Conservative writer Michelle Malkin recently wrote an article claiming that a cop is killed in the line of duty every 58 hours. The article, published both on her site and in the National Review, she said that officers “risk their lives in ‘war zones’ every day across America.”
The implication is that every police officer (or, at least, the vast majority of them) are out stopping armed, dangerous criminals from hurting innocent people in a perpetual war zone. She cited the National Law Enforcement Officers Memorial Fund’s statistic that 1,501 police officers died over the last 10 years, which does amount to about one officer every 58 hours or so. What she didn’t mention, though, is just how each of those officers died.
Reason.com delved into that, and found the following for the approximately 100 to 150 officers that were killed last year:
- Aircraft accident – 1
- Auto Crashes – 28
- Bomb-Related Incident – 1
- Drowned – 2
- Electrocuted – 1
- Fall – 6
- Job-Related Illness – 13
- Motorcycle Crashes – 4
- Poisoned – 1
- Shot – 31
- Stabbed – 2
- Struck by Vehicle – 11
If you include the two obvious ones — shot and stabbed — as being killed because they were fighting in one of those “war zones,” you get 33 deaths in the last year. Add in the bomb-related incident, you get 34. The rest of these are so subject to interpretation, however, that we can’t easily justify adding them in. We simply don’t know the circumstances surrounding the poisoning, drownings, electrocution or even the aircraft accident to be able to add them in. Auto crashes, motorcycle crashes and struck by vehicles — again, no way to know what actually happened. For instance, were the officers struck by vehicles run over intentionally by someone they were trying to stop, or did it happen while on foot and having the misfortune to be in the crosswalk when a drunk driver barreled through the intersection?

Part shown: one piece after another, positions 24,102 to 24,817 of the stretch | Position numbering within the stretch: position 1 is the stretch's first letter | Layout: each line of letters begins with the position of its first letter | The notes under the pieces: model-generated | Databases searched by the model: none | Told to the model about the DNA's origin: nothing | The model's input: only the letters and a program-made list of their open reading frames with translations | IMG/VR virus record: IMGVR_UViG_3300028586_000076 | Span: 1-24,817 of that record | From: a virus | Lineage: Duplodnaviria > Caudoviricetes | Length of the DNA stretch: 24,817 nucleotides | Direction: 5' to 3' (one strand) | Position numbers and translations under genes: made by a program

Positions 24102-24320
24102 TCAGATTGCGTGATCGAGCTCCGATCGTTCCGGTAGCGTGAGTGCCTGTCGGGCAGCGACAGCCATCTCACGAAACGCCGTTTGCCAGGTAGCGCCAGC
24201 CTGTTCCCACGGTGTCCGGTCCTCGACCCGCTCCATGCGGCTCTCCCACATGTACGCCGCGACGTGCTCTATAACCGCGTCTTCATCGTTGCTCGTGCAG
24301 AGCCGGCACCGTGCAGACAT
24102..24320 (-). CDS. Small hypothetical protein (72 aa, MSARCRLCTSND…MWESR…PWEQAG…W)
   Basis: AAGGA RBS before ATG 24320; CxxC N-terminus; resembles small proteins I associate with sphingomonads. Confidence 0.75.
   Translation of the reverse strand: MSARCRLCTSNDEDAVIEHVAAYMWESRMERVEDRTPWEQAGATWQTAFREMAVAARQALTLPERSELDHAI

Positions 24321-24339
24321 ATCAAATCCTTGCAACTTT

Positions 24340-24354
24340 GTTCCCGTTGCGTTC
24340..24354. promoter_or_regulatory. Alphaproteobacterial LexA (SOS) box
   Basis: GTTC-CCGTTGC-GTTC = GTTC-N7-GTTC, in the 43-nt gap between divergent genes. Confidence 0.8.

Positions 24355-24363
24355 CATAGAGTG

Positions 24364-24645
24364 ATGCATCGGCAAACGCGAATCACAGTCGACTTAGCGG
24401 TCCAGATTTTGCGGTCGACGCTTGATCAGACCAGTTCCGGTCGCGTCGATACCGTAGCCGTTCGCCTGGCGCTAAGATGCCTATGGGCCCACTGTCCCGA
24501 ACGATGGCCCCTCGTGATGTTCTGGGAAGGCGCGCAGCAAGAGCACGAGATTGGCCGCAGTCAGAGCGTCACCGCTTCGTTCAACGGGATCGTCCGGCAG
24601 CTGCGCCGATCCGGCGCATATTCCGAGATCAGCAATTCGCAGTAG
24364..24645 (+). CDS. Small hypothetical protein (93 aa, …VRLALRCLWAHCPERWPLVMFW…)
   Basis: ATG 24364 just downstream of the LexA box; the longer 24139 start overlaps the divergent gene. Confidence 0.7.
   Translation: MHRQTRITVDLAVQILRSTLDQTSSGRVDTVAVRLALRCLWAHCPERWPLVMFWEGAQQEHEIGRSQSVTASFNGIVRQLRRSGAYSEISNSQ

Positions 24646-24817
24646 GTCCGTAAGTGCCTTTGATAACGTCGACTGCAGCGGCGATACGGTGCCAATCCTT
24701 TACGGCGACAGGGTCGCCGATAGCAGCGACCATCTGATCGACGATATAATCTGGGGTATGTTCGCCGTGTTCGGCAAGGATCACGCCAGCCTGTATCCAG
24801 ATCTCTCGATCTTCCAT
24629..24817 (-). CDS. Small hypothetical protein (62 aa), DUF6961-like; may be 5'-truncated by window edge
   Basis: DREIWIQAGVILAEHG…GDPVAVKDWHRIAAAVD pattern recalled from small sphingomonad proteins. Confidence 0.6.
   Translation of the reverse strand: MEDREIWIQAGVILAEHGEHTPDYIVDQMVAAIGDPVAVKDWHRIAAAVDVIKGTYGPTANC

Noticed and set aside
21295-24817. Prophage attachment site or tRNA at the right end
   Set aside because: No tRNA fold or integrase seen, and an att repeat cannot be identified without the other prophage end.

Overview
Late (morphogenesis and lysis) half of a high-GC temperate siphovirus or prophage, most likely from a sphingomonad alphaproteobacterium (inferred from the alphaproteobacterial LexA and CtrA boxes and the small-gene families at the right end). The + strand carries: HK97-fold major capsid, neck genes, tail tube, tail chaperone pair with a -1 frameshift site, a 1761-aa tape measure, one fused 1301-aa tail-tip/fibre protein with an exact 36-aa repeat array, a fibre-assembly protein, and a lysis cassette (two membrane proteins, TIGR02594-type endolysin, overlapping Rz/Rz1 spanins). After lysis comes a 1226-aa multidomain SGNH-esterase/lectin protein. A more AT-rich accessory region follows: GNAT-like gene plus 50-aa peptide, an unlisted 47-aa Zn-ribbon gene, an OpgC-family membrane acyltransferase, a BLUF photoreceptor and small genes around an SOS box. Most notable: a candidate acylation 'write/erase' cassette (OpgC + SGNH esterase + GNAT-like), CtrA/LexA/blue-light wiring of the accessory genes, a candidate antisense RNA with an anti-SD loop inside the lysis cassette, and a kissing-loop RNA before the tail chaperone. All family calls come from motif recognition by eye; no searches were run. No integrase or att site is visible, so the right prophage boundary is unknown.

Author Ed Krayewski does not include “shot” when he discusses these statistics, because in his view, we don’t know that they were intentionally shot to death. But officers don’t often get shot to death accidentally. So, with those statistics that we can safely assume were truly life-threatening situations in the line of duty, what the numbers show is that a police officer was killed in one of those situations about once every nine to ten days. It’s still too high, but it’s nowhere near as often as Malkin claimed.
Krayewski also notes in his piece that accurate statistics on police use of force is very hard to come by. That muddies the picture of these statistics even further.
Police officers ought to be respected, but to get that respect, these incidents of brutality have to stop. What else has to stop is police departments automatically standing by their officer in the face of conflicting accounts of the incident, instead of placing the officer or officers involved on administrative leave, investigating, and then telling the truth, along with how they’ll deal with it if it comes out that their officer was in the wrong. They also need to stop being afraid of firing an officer if it turns out he injured or killed someone unnecessarily.
Malkin is apparently upset with Krayewski’s article. She doubled down on her remarks, saying that she had her agenda, and Krayewski had his. Her agenda is apparently to try sweeping our growing problem with militarized police forces, and police brutality, under the rug.